4. What are you reading right now?
The captions on every episode of the British game show Love Island. I’m also listening to Sylvia Plath’s The Bell Jar narrated by Maggie Gyllenhaal. Does that make me interesting?
5. What is one thing that surprised you during the writing of She’s Nice Though?
That I was having fun and enjoying it. Ha ha, just kidding! It was miserable. Just kidding again! It was both fun and miserable, which is probably unsurprising to anyone who has tried to write even one essay. The biggest surprise was how much I liked writing the couple of short fictional pieces in the book. I haven’t written a straight-up short story since college because every fictional piece I wrote was essentially like, “This is a story about a girl named...Nia.” Hopefully I’ve gotten a little better since then.
6. What trait do you most value in your editor or agent?
Mutual trust, a good sense of humor, and beautiful hair. I know this asked for just one trait, but it’s important for everyone to know that my editor, Sydney Rogers, and agent, Monica Odom, have the range!
7. What is one thing that your agent or editor told you during the process of publishing this book that stuck with you?
To be confident about my choices, opinions, ideas, etcetera. I never want someone to feel like my writing is scolding them or implying that they are small and dumb and I am big and smart. I’m still trying to figure out the right balance betwen being considerate of others’ thoughts and feelings while also feeling self-assured. Maybe one day I’ll be able to have a full thought without reflexively vomiting the words, “No offense though!!!”
8. What forms of work, other than writing, did you have to do to complete this book?
Working part-time for places like the Cut; Googling “Mary-Kate and Ashley” a bunch; watching the episode of Degrassi: The Next Generation about Manny’s blue thong; going to therapy; taking lots of naps and little walks; asking my dog if she is so small (she is!); thinking about embarrassing things I did in my adolescence (brave); taking mental breaks to play games on my phone that are like,“Can you put all the purple goop in the purple tube?” (I can!); and drinking a constant stream of sparkling water.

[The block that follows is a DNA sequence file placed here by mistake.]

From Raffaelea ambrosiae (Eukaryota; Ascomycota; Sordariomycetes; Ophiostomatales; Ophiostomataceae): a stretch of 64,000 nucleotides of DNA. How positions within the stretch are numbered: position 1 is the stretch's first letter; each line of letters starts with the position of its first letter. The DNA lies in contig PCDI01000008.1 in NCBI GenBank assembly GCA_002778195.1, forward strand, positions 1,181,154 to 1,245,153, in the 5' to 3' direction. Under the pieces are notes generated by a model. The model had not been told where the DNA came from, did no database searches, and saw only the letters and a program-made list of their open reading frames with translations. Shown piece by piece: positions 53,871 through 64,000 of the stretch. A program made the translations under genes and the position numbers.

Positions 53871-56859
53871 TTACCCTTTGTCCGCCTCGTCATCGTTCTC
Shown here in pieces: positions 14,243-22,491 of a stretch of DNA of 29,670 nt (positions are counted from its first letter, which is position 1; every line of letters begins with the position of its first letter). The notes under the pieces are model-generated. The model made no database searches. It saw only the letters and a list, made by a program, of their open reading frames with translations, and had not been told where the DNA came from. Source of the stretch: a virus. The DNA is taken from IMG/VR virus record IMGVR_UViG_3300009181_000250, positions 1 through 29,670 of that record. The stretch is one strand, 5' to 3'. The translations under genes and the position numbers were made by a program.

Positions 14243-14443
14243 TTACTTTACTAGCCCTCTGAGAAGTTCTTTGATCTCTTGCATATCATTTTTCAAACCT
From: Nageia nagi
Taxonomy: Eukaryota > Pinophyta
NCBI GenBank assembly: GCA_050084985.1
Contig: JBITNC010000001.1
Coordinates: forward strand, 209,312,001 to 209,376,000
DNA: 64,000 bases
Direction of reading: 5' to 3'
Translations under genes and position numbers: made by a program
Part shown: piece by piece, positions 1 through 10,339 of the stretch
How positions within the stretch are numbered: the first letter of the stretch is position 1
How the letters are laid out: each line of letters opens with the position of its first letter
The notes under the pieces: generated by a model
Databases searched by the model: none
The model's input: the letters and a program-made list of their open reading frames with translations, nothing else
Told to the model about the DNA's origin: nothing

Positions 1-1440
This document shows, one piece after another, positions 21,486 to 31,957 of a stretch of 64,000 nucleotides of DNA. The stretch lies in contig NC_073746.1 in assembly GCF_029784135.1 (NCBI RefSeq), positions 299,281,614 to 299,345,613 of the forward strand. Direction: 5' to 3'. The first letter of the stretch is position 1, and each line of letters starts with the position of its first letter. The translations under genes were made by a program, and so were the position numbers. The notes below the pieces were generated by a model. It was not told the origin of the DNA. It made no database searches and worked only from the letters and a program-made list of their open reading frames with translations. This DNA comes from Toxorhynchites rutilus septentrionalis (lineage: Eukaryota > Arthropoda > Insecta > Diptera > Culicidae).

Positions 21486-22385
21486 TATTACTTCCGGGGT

9. What, if anything, will you miss most about working on the book?
I will miss getting to beg my husband for little snacks because I am so, so tired from the strenuous work of tippy-tapping on a computer to write a book. Now I must tell him the truth: I require little snacks regardless of my occupation.
10. What’s the best piece of writing advice you’ve ever heard?
It was something like, “The goal is to stay.” It helped shift my mind-set from focusing on trying to hit some big, “career-making” writing achievement; I recognize that, if I want to continue writing as a job for the foreseeable future, having steady, consistent, sustainable work is crucial. It’s also a helpful ego-check/reminder that no one is “too good” for any kind of work. The second best piece of advice is to stop Googling the ages of people you think are more successful than you.